• PCH will host a Financial Aid Night in September, so be watching for that date. Due to current circumstances, this event will likely be virtual.
    • A great reference tool is “The Missouri Source” which is published each summer by the Missouri Department of Higher Education.
    • The Scholarship Foundation of St. Louis is a local, nonprofit organization which supports local families by “helping them navigate the complex process of applying for financial aid for higher education and making enrollment decisions”. They offer free workshops/clinics and have valuable resources posted on their website.


    • Most colleges will determine their automatic scholarship offers based upon the admissions application. A few will prompt students to complete additional scholarship applications.
    • Searching/applying for scholarships can be as time-consuming as a part-time job, but many students have found great success when willing to devote efforts towards this endeavor.
    • If financing college is going to be difficult, I would also encourage you to explore the options of the A+ Program. Students who enroll in the A+ program and meet all of the requirements are eligible for tuition reimbursement for two years at any community college in Missouri.  Program requirements are listed on the Central High A+ Program section of the Counseling website.
    • Families often ask about states that give reciprocity (in-state tuition to out-of-state students). 
      • Midwest Student Exchange Program - this site provides you with schools which automatically give reduced tuition for non-residents (choose Missouri as your home state and then search for options)
      • Colleges with Automatic Scholarships for Non-Residents - this list provides some popular examples of larger out-of-state public schools that offer non-resident scholarships.  *Remember that you are starting with nonresident tuition rates, often double those for in-state students.


    • There are 3 types of Federal Direct Student Loads offered for undergraduate studies by the federal government. To be eligible for these loans, you must complete the FAFSA.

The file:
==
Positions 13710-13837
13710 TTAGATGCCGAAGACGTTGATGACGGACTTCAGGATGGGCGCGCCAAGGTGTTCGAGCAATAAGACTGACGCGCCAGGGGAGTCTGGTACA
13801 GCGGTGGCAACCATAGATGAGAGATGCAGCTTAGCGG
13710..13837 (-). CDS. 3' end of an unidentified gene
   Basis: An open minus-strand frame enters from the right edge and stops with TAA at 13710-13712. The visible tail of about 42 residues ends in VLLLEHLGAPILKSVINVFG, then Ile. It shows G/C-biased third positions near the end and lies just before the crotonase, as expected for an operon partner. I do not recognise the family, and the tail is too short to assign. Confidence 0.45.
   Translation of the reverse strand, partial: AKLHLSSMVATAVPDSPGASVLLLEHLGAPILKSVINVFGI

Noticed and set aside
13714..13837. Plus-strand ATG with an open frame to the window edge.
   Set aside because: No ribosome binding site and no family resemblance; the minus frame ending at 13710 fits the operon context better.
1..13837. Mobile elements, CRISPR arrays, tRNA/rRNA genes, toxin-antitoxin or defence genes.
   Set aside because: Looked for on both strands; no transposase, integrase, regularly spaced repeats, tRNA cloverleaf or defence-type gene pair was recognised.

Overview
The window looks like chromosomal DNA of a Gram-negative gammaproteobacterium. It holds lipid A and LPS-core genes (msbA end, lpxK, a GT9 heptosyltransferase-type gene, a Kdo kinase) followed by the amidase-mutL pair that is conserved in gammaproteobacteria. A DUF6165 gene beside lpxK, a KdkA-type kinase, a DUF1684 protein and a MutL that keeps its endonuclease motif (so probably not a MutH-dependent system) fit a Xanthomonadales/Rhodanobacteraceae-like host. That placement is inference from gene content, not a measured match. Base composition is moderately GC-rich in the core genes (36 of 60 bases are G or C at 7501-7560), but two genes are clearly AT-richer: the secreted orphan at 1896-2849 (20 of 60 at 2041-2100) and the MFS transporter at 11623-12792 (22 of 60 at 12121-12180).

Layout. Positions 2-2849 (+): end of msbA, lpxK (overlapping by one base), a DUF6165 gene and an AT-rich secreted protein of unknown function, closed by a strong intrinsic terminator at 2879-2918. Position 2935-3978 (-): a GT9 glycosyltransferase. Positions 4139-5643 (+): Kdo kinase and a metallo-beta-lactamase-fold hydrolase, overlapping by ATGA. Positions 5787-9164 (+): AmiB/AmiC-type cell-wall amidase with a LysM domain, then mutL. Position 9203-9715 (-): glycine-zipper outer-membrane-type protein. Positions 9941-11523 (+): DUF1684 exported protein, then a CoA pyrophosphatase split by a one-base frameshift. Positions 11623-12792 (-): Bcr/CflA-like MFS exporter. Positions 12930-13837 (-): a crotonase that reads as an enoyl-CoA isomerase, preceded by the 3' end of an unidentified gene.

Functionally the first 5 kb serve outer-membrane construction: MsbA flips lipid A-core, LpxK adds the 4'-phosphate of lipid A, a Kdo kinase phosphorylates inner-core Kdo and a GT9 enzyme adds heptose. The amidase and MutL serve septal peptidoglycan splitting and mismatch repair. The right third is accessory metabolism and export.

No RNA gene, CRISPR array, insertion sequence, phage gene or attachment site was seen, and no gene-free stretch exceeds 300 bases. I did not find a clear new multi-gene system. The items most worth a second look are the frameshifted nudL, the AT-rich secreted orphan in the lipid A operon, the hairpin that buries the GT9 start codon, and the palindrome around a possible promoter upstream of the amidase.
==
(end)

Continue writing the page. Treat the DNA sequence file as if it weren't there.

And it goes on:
• Federal Direct Subsidized Stafford Loan – available to students based on financial need. The federal government pays the interest on this loan while the student is in school.
      • Federal Direct Unsubsidized Stafford Loan – available to all students regardless of family finances, so it is not based on financial need. The government does not pay the interest on this loan, so the borrower is responsible for all interest.
      • Federal Direct Parent PLUS Loan – available only to parent/legal guardians of undergraduate students. Parents can borrow up to the full cost of attendance minus other financial aid received.  Credit approval is required and these loans are in the parent’s name.
    • As a general rule, you should only consider obtaining a private student loan if you have maxed out the Federal Stafford Loan options.
    • Private Student Loans – help bridge the gap between federal loans and the actual cost of college. Credit approval is required, and you can borrow up to the cost of attendance minus other financial aid received. 
    • The main difference between a Parent PLUS Loan and a private student loan is that the Parent PLUS Loan is taken out in the parent’s name and cannot be transferred to the student. A private student loan is taken out in the student’s name, but a parent may serve as a cosigner to secure a lower interest rate or to have a better chance of approval.  The cosigner does not have to be a parent or legal guardian.
    • When considering a private loan, families are encouraged to research their options.